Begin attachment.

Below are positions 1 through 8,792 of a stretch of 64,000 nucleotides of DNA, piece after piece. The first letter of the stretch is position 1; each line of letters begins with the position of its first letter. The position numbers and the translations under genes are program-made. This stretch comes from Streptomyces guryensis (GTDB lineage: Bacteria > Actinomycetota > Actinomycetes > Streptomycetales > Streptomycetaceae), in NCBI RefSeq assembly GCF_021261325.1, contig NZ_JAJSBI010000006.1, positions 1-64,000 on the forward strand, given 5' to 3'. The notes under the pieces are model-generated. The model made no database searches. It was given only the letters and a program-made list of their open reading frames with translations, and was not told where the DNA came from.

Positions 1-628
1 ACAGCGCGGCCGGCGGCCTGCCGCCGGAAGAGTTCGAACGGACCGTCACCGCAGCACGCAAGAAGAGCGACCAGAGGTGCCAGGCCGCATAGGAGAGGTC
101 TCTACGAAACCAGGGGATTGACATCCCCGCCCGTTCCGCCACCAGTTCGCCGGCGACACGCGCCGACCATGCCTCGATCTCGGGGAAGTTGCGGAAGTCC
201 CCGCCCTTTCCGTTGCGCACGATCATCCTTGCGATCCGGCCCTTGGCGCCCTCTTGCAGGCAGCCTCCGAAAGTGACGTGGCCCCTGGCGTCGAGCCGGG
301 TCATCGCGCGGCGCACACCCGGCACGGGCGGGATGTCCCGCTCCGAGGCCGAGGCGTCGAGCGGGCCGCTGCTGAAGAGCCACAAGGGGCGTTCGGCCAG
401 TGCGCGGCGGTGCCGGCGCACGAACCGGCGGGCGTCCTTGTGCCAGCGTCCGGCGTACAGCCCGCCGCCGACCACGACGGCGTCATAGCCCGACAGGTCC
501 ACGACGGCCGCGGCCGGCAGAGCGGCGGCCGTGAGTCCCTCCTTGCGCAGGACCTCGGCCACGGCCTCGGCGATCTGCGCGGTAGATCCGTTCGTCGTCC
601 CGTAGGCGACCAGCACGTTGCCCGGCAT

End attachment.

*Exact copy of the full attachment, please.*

Below are positions 1 through 8,792 of a stretch of 64,000 nucleotides of DNA, piece after piece. The first letter of the stretch is position 1; each line of letters begins with the position of its first letter. The position numbers and the translations under genes are program-made. This stretch comes from Streptomyces guryensis (GTDB lineage: Bacteria > Actinomycetota > Actinomycetes > Streptomycetales > Streptomycetaceae), in NCBI RefSeq assembly GCF_021261325.1, contig NZ_JAJSBI010000006.1, positions 1-64,000 on the forward strand, given 5' to 3'. The notes under the pieces are model-generated. The model made no database searches. It was given only the letters and a program-made list of their open reading frames with translations, and was not told where the DNA came from.

Positions 1-628
1 ACAGCGCGGCCGGCGGCCTGCCGCCGGAAGAGTTCGAACGGACCGTCACCGCAGCACGCAAGAAGAGCGACCAGAGGTGCCAGGCCGCATAGGAGAGGTC
101 TCTACGAAACCAGGGGATTGACATCCCCGCCCGTTCCGCCACCAGTTCGCCGGCGACACGCGCCGACCATGCCTCGATCTCGGGGAAGTTGCGGAAGTCC
201 CCGCCCTTTCCGTTGCGCACGATCATCCTTGCGATCCGGCCCTTGGCGCCCTCTTGCAGGCAGCCTCCGAAAGTGACGTGGCCCCTGGCGTCGAGCCGGG
301 TCATCGCGCGGCGCACACCCGGCACGGGCGGGATGTCCCGCTCCGAGGCCGAGGCGTCGAGCGGGCCGCTGCTGAAGAGCCACAAGGGGCGTTCGGCCAG
401 TGCGCGGCGGTGCCGGCGCACGAACCGGCGGGCGTCCTTGTGCCAGCGTCCGGCGTACAGCCCGCCGCCGACCACGACGGCGTCATAGCCCGACAGGTCC
501 ACGACGGCCGCGGCCGGCAGAGCGGCGGCCGTGAGTCCCTCCTTGCGCAGGACCTCGGCCACGGCCTCGGCGATCTGCGCGGTAGATCCGTTCGTCGTCC
601 CGTAGGCGACCAGCACGTTGCCCGGCAT